A Lust for Jihad
Erdoğan is happy to attack Christians in neighboring countries. Jihad is his love and regional supremacy is his goal.
This story was originally published in the April issue of ICC’s Persecution magazine.
04/07/2021 Turkey (International Christian Concern) – It’s on a schedule. Every autumn, Turkey either launches an invasion into Syria or increases their military activities. Syria was once the homeland of many Assyrian and Armenian Christians, but now few remain. For those who have chosen to stay, Turkey’s activities bring fresh pain.
Today, Turkey has been making strategic military moves in Syria, Iraq, Artsakh and other locations, specifically targeting Christians in order to destroy their lives, their homes, and their chance at rehabilitation.
Invading Syria with Terrorists
Last year, something was different in Syria. Chatter filled the ranks of the terrorists hired by Turkey that they would soon be sent to Artsakh, a territory claimed by Azerbaijan but historically inhabited by Armenian Christians. Turkey made it clear that this upcoming invasion was for religious reasons. “Because it is part of the Jihad; it is a holy war of Muslims against Christians,” explained one Syrian terrorist to the media.
One Syrian Armenian woman who stayed shared, “I was taught [about] what happened to my ancestors, what they have been facing. This made me hold onto my Christian faith. They lost their lives for not accepting to give up on Christianity for the sake of Islam. This made me hold on more because their blood should not go to waste. I always think of the strength of faith they had and I wish I could reach that faith level.”
She watched as Turkey terrorized Syria and recruited from the ranks of terrorists such as ISIS. As she reflected on the repetition of history, she shared, “The Turkish government was and still is pretending secularism-one of the Ottomans faces-with their expanding greed. The previously mentioned is still occupying parts of nearby countries and is seeking for more,” she adds.
Thousands of Syrian terrorists flooded into Artsakh. The local Armenian community stood no chance as these mercenaries joined Turkey and Azerbaijan in capturing large swaths of territory, displacing tens of thousands. Artsakh’s Armenians stood no chance.
Today, the damage is profound. Relatives remain missing, presumed captured or dead. Homes and Christian sites are completely destroyed. Some of the displaced are trying to return home if their city escaped capture by Azerbaijan, but the obstacles of successfully returning are substantial.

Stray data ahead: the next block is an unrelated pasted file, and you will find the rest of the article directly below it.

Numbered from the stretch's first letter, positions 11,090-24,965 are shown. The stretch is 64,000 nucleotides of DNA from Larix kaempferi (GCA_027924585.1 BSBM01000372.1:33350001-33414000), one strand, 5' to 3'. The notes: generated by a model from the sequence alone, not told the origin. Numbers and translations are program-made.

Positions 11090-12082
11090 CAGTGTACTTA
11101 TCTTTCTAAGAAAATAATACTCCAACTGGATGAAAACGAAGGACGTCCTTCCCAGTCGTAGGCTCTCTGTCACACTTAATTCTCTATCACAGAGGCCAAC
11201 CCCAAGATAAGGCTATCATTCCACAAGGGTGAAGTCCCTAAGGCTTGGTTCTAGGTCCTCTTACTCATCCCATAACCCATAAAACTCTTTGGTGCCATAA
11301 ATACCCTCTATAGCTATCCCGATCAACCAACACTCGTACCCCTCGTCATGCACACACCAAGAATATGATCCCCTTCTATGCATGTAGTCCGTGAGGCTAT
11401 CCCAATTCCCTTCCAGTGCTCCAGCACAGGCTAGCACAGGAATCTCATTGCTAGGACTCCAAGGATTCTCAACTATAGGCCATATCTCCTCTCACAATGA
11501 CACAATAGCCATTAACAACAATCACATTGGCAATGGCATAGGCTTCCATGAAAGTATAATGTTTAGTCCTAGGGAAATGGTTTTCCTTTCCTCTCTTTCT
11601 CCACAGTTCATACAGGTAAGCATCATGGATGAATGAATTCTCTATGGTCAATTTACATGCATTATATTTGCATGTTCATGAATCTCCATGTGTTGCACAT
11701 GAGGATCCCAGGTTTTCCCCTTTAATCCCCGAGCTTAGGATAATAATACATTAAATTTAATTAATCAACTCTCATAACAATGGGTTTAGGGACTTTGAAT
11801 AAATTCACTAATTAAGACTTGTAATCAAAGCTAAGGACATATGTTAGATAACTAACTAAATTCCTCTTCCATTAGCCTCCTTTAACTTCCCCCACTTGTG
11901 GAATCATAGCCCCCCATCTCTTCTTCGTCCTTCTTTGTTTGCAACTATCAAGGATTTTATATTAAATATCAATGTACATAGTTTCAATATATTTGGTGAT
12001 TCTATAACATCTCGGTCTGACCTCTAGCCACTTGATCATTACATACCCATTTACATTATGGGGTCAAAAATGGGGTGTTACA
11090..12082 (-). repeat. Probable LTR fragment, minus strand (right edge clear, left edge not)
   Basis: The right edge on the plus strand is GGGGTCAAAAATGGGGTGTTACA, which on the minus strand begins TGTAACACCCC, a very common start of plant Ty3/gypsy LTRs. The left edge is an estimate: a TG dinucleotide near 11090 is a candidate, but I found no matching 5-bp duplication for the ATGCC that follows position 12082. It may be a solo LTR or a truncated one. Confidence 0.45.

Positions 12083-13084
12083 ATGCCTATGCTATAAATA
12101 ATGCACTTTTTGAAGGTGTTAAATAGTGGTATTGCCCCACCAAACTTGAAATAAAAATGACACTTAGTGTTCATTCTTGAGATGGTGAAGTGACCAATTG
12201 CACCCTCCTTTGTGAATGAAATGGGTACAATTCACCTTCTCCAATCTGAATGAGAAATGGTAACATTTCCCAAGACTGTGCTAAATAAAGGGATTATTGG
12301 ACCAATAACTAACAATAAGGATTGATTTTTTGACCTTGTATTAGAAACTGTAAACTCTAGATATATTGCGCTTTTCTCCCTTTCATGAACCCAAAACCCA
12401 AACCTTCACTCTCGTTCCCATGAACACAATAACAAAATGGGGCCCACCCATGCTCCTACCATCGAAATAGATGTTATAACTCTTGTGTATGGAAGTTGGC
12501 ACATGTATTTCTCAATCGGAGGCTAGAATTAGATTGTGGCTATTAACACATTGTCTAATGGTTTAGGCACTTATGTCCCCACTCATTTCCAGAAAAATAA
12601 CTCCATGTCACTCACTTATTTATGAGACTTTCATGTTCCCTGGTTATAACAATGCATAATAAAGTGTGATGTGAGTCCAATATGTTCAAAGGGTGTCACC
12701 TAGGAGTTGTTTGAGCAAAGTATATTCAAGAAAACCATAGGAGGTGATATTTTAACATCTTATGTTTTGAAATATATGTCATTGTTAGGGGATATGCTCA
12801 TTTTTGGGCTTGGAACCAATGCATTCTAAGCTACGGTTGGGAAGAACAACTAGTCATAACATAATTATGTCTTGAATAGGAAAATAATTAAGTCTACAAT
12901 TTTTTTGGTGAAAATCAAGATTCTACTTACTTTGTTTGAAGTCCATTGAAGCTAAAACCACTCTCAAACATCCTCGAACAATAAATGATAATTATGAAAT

History Repeats Itself
Unfortunately, it is a story of repeated genocide that was freshly experienced by Iraq’s Assyrian Christian community. The genocide of ISIS from 2014-2017 displaced them from home, leaving behind destruction that will take years to rebuild. But while this ISIS genocide was ongoing, Turkey began quietly establishing themselves in Northern Iraq.
Today, Turkey is regularly conducting airstrikes against Assyrian Christian villages, displacing them yet again.
“Over [its] history, Turkey expanded… through invading areas, making people living uncomfortably for a long time, [until] part of the community leaves,” said one Christian from a targeted area.
Another explained, “Our family were victims of genocide against Assyrian Christians under the Ottoman government. Still, we suffer because of Turkish attacks… [We are afraid of] Turkish forces because they bring with them Muslim radical fighters like Mohammed’s force. These militias are so radical and their ideology is same as ISIS.”
Syria, Iraq, and Artsakh are but a handful of countries where Turkey is pursuing expansionism, with Christians being specifically targeted. President Erdoğan has made it clear that he desires the recreation of the Ottoman Empire, and is expanding Turkey’s influence in those countries once under Ottoman control. Meanwhile anyone who speaks of the historic genocide does so at the risk of harassment or even imprisonment.
Silencing these voices gives strength to Turkey’s current activities. It ensures that the genocide can continue, but this time on a global scale.